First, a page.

Earning the distinction of cover athlete for your sport’s premier video game franchise is a unique honor. You didn’t necessarily win any awards, championships, or playoff games, but you played well enough for people to consider you the most marketable face they could put on the cover of their product — a product that has displayed former MVPs, Cy Young winners, and World Series champions. It has to feel good, right?
Yesterday, PlayStation revealed its cover athlete for their 2023 installment of the popular video game franchise “MLB: The Show” — Miami Marlins’ second baseman Jazz Chisholm Jr.
Why was Jazz Chisholm chosen?
Why? What did Chisholm do to deserve this honor? He played 60 games last year. He’s played 205 games in his career, played in only one playoff game his entire career, and never played more than 125 games in a season. Sure, he earned an All-Star bid last year, but he didn’t play in the game. Chisholm has never shined in the national spotlight (guess that’s what happens when you play for the Marlins). Most people don’t even know what position he plays. Oh, middle infield, you say? EHHHH! WRONG! After the Marlins traded for 2022 AL batting champion Luis Arraez on Jan. 20, Marlins’ GM Kim Ng stated that the plan was to move Chisholm to center field this next season.
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There’s no denying that Chisholm is an exciting player to watch, but most of the time, that dazzling play style needs to amount to something before that person earns cover athlete distinction. If we were just giving that title to anyone with a flashy glove and solid stats at the plate, then Andrelton Simmons should’ve been the 2014 cover athlete. In fact, 2014 Simmons was arguably more deserving considering he’d actually earned MVP consideration the year prior. He’d also won a Gold Glove and was considered the best defensive shortstop in baseball already. Oh, he’d also been to the playoffs twice already as well, and had played in five games. Chisholm has none of that. Simmons didn’t have an All-Star selection. I’ll give Chisholm that, but you see my point right?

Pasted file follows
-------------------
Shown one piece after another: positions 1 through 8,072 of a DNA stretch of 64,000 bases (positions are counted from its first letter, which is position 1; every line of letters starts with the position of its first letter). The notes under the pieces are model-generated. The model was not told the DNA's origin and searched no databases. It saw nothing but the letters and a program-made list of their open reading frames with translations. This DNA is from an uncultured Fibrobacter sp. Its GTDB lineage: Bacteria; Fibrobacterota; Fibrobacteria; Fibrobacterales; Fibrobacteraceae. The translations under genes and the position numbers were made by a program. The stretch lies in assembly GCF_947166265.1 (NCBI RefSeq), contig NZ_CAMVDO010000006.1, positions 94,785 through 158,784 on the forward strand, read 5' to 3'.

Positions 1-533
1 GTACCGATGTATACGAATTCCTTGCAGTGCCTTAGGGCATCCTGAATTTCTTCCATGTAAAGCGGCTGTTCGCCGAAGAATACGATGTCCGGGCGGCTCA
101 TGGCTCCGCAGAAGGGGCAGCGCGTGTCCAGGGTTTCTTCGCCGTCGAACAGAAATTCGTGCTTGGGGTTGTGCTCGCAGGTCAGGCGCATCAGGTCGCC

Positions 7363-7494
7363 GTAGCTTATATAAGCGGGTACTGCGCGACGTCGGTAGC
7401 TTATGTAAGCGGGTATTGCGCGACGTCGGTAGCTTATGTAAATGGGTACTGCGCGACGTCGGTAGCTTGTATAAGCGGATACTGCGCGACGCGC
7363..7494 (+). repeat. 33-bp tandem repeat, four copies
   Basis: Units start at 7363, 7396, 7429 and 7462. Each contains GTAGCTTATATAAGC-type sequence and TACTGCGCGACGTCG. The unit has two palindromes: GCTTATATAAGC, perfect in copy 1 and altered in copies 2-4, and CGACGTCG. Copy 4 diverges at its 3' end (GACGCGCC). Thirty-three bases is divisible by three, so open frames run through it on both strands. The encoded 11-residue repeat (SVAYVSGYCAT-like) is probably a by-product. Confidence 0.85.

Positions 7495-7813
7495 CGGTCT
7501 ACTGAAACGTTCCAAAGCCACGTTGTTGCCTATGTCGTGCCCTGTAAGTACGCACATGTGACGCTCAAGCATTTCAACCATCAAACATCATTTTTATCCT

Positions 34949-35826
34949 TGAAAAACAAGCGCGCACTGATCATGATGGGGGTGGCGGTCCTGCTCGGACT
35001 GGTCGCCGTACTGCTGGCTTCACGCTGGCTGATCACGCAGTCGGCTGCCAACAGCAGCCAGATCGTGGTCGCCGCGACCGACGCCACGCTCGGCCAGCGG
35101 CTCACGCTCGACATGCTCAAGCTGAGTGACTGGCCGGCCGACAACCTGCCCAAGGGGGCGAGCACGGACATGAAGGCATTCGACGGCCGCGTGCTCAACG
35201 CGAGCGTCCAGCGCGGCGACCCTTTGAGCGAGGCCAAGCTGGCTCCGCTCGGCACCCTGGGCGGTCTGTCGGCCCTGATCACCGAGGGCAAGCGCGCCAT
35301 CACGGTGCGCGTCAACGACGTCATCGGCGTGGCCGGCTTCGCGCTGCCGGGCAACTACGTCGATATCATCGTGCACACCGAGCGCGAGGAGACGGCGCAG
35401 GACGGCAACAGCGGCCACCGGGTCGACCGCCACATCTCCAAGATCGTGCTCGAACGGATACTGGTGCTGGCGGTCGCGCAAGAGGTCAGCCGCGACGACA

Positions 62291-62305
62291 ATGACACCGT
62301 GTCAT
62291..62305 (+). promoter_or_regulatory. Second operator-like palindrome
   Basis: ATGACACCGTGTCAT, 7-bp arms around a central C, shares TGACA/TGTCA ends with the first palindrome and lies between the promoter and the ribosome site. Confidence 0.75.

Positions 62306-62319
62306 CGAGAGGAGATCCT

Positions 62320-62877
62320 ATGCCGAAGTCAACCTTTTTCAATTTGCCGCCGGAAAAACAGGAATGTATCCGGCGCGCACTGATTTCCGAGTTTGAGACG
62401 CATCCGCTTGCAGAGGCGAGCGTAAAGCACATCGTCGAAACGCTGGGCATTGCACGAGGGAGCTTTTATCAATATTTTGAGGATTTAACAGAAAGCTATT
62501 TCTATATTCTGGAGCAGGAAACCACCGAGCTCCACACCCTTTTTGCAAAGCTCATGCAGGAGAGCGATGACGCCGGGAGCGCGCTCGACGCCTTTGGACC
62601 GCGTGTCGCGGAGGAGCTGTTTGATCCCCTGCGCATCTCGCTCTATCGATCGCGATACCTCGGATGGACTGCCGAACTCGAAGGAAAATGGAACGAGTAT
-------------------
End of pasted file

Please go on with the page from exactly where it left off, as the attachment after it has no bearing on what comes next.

Is Chisholm that exciting to warrant the cover despite not putting up worthy numbers? Maybe. Is his swagger so intoxicating that we can’t take our eyes off him whenever he’s on our screen? Not really — he’s definitely no old-school Robinson Canó or Dustin Pedroia in that category.
Frankly, there’s never been an MLB cover athlete with such little to his name before, and I don’t like it. When it comes to “The Show,” the only other cover athlete that comes even close to Chisholm in terms of how little he had to his name at the Major League level was 2015’s Yasiel Puig. But even Puig had already earned MVP votes…twice. He’d also already been an All-Star and had even won a playoff series while slashing .471/.500/.529. That’s something.
Other unfit selections for video game covers
Even if we look at MLB video games as a whole, freeing us from the bonds of looking at “The Show” cover athletes only, Chisholm still stands out for his short resumé. Here are some people that MIGHT have had a worse case for baseball cover athlete than 2023 Jazz Chisholm:
That’s everyone, and as I said, most of these are questionable. Rizzo had just finished 10th in MVP voting in 2014 and slugged 32 home runs, but it was his first good season. Berman is a broadcaster. Jordan had just finished eighth in MVP voting, and Erstad was an All-Star and finished 14th in MVP voting. Maybe I could’ve thrown 2021 Fernando Tatís Jr. on there, but he’d just finished up his second season at the time, and he’d come third in Rookie of the Year voting and fourth in MVP voting in his two years prior. He’d also won a Silver Slugger. Tim Anderson was the cover athlete for R.B.I. Baseball 21, but he’d just finished seventh in MVP voting in 2020 (I know it was a shortened season, but still). He also won a Silver Slugger and had a batting title to his name back in 2019. Both of those guys clear Chisholm in accolades.
I understand that the cover athlete moniker has fallen off in years, but as a baseball fan, and fan of “MLB: The Show,” Chisholm wasn’t the right choice. Could he have a great year? Sure! But that would make him all the better for the 2024 cover. At this point, you might as well have thrown James Outman on the cover.
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